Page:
New Delhi: Harish Rawat of the Congress will seek a vote of confidence in the Uttarakhand assembly on Tuesday, May 10, to prove that he has a majority in the House, the Supreme Court has ruled.
- Centre placed Uttarakhand under President's Rule in March
- President's Rule imposed day before Harish Rawat was to take a trust vote
- After Uttarakhand High Court struck decision down, Centre moved top court
The court also said that nine rebel lawmakers of the Congress cannot vote in Tuesday's floor test as they were "rightly or wrongly" disqualified by the Uttarakhand Speaker just before President's Rule was imposed in the state.
This gives Mr Rawat two advantages. He calls for the floor test and he has to prove the support of only 31 lawmakers as the strength of the 70-member house will be down to 61, with the nine dissidents not voting.
Harish Rawat, whose government was dismissed when the Centre enforced President's Rule in the state, has claimed all along that his party continues to have a majority, and has repeatedly sought that he be allowed to prove it on the floor of the house.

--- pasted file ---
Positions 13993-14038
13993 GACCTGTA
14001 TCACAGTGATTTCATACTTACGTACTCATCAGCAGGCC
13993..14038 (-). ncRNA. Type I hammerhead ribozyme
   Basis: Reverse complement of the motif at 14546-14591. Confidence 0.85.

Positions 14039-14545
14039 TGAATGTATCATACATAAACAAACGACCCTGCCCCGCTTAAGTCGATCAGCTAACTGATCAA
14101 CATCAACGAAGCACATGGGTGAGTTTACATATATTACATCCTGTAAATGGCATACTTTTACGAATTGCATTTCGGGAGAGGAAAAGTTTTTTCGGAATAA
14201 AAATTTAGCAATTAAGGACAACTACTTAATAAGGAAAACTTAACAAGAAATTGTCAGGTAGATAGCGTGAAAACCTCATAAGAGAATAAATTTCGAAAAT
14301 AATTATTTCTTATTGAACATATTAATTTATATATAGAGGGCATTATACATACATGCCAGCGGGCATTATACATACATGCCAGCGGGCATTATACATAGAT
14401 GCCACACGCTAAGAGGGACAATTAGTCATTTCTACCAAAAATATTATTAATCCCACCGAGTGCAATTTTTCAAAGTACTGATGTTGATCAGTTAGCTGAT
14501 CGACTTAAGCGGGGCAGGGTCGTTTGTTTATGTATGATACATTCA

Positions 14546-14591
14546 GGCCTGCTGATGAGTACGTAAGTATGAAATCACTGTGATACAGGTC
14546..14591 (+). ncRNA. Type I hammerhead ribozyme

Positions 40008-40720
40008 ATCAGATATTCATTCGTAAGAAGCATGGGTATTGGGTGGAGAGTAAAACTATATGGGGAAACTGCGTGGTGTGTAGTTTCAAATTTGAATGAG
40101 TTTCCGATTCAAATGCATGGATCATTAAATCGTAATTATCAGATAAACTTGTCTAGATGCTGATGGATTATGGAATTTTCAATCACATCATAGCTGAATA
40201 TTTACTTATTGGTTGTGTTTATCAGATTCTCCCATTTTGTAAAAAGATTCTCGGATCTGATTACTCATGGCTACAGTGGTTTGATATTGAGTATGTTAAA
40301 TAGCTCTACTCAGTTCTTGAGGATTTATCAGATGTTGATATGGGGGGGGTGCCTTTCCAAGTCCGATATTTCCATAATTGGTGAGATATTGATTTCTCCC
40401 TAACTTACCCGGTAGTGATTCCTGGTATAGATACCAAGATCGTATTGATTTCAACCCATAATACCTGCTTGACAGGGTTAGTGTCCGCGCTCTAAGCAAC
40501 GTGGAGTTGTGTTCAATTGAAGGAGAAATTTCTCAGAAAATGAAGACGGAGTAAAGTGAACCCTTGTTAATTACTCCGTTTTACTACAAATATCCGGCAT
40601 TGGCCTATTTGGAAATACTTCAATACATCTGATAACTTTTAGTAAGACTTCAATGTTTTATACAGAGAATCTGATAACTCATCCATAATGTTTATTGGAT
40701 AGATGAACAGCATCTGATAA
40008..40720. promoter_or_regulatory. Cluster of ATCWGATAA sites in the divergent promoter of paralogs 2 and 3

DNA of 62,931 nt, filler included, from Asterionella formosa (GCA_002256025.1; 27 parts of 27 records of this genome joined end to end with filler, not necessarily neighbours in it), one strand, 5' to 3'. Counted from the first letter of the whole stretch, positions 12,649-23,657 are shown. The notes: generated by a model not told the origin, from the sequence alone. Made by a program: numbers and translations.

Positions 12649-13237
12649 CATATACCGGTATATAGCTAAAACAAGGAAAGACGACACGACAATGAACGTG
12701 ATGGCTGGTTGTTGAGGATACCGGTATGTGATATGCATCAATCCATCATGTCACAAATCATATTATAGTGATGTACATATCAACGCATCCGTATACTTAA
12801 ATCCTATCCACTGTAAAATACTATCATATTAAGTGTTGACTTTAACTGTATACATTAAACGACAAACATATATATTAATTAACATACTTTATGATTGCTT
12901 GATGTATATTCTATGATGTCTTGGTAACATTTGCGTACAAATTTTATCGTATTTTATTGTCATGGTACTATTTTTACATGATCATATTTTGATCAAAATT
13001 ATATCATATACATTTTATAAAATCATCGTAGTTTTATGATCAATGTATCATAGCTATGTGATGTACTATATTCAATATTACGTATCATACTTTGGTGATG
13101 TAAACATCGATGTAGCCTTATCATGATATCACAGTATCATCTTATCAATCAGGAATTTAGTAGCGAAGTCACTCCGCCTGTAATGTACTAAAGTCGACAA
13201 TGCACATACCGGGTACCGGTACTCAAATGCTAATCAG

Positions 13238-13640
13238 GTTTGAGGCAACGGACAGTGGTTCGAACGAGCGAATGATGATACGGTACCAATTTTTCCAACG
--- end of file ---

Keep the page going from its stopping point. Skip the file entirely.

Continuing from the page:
President's Rule in Uttarakhand will be suspended on Tuesday for the floor test, which will be held between 11am and 1 pm; the top court will appoint an observer and the entire proceedings will be videographed.
The BJP-ruled Centre says Harish Rawat lost his majority when the nine Congress dissidents voted against his government's annual budget on March 18. It has cited that as one of the reasons for taking charge of the state through Governor KK Paul on March 27, a day before Mr Rawat was to take a floor test.
More proof of the constitutional crisis that had gripped Uttarakhand, according to the Centre, lies in the fact that a video claimed to show Mr Rawat trying to bribe the Congress dissidents to return to the party fold. He has denounced the sting as doctored, but the CBI has summoned him on Monday for interrogation, reportedly because the footage has been established as authentic.
The Uttarakhand High Court indicted the Centre for wrongly declaring President's Rule in a heavy-handed attempt to remove an opposition government; the Centre has challenged the verdict in the Supreme Court.